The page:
A 3 roles’ model to better design and facilitate the use of serious games in the classroom
Keywords:teacher roles, serious games in the classroom, management simulation, game master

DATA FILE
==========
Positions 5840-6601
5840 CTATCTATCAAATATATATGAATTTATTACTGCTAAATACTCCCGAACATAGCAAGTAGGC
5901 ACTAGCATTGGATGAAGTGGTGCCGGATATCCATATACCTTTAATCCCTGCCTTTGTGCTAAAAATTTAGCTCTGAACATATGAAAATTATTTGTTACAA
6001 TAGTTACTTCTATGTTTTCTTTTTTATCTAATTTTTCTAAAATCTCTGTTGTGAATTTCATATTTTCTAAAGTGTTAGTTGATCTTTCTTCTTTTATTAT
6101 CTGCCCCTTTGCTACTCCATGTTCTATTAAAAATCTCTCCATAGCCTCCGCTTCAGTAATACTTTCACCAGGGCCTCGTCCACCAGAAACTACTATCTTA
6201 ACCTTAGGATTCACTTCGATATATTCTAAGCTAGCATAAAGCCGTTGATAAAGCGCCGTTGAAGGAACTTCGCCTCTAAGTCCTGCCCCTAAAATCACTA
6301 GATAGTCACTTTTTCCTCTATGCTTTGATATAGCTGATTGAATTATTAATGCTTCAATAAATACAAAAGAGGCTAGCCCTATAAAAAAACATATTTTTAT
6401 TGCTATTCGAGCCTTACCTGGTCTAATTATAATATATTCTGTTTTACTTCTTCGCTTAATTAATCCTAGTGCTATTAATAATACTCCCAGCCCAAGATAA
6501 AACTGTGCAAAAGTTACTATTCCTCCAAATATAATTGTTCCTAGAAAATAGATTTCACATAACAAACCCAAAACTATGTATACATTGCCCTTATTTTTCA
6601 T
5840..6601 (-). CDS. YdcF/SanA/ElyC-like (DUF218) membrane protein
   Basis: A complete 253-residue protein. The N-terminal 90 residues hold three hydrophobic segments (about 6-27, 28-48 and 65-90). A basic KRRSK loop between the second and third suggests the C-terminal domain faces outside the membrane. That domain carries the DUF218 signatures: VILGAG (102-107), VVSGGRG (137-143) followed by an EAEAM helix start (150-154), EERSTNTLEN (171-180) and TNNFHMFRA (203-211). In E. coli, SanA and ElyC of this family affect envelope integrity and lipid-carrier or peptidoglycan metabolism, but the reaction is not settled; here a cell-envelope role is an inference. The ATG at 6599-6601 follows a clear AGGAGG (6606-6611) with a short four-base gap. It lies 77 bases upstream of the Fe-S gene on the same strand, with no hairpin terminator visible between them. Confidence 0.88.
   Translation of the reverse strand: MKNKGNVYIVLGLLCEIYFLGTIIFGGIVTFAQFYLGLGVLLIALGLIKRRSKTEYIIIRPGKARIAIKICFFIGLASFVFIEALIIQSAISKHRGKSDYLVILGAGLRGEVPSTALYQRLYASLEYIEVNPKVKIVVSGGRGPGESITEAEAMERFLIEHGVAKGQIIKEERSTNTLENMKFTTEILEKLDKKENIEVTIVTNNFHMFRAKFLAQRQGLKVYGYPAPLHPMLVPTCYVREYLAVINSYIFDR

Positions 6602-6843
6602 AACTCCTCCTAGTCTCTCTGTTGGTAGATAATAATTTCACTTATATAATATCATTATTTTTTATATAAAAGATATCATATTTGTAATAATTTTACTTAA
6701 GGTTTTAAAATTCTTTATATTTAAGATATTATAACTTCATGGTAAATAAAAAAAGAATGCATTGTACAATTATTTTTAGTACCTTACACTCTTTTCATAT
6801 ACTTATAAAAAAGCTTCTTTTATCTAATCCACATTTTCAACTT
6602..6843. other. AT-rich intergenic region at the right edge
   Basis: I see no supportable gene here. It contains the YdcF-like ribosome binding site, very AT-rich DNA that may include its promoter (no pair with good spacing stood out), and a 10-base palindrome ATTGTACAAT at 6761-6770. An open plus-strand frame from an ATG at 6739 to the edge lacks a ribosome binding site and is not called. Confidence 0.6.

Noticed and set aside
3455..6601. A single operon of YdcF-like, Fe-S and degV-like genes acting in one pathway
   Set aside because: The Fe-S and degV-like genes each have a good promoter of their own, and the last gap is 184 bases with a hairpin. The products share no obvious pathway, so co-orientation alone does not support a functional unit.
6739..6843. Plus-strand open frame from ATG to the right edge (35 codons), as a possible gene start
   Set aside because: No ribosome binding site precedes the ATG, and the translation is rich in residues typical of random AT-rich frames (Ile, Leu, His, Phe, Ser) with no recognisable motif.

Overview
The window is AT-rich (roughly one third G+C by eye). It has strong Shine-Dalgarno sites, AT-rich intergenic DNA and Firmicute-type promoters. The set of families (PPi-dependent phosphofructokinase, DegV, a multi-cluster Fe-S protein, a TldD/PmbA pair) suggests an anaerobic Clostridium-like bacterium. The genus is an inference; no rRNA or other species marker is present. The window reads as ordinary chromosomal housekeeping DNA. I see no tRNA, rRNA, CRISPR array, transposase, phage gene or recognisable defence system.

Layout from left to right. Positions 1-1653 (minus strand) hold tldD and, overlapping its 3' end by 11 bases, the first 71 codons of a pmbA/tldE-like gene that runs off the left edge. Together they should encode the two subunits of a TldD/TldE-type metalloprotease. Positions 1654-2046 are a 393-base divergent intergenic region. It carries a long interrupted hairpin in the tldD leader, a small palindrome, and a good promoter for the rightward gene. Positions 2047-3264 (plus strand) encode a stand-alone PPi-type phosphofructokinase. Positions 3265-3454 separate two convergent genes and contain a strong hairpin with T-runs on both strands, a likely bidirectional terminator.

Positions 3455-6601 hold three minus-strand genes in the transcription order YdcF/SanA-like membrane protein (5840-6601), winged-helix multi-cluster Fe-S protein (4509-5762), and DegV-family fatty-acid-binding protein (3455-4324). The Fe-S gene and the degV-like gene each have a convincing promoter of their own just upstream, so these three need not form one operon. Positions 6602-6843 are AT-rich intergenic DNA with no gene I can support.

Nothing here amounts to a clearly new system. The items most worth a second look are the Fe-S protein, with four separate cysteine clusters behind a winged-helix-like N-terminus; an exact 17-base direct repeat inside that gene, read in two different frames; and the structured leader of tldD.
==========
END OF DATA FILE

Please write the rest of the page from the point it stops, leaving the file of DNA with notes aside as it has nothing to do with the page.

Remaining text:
The use of serious games in education, whatever the level of students and the subject of study, is full of promise but also strewn with obstacles. Both aspects have been the subject of numerous studies, a number of which underscore the multiple roles teachers have to embrace, each of them representing a more or less difficult challenge. Many factors come into play, including teachers' familiarity with this particular kind of tools. The research work presented in this article includes both game designers and university teachers in the field of management. Serious games have been used in classroom during a 6-year experiment. This experiment reveals a set of teacher attitudes that have to be adopted during teaching sessions to make the most of an increased students’ engagement. Teachers are led to adopt roles and positions they are not always familiar with, which can lead to certain difficulties or frustrations. How can we better take these new roles into account? Is it possible to turn them into a strength, and to take them into consideration beforehand, when designing teaching sessions, so as to optimize the use of serious games and get the most benefit from them? Finally, we propose to build a grid of these roles, which describes each of them, its benefits and its limits, and provides guidelines to avoid common pitfalls.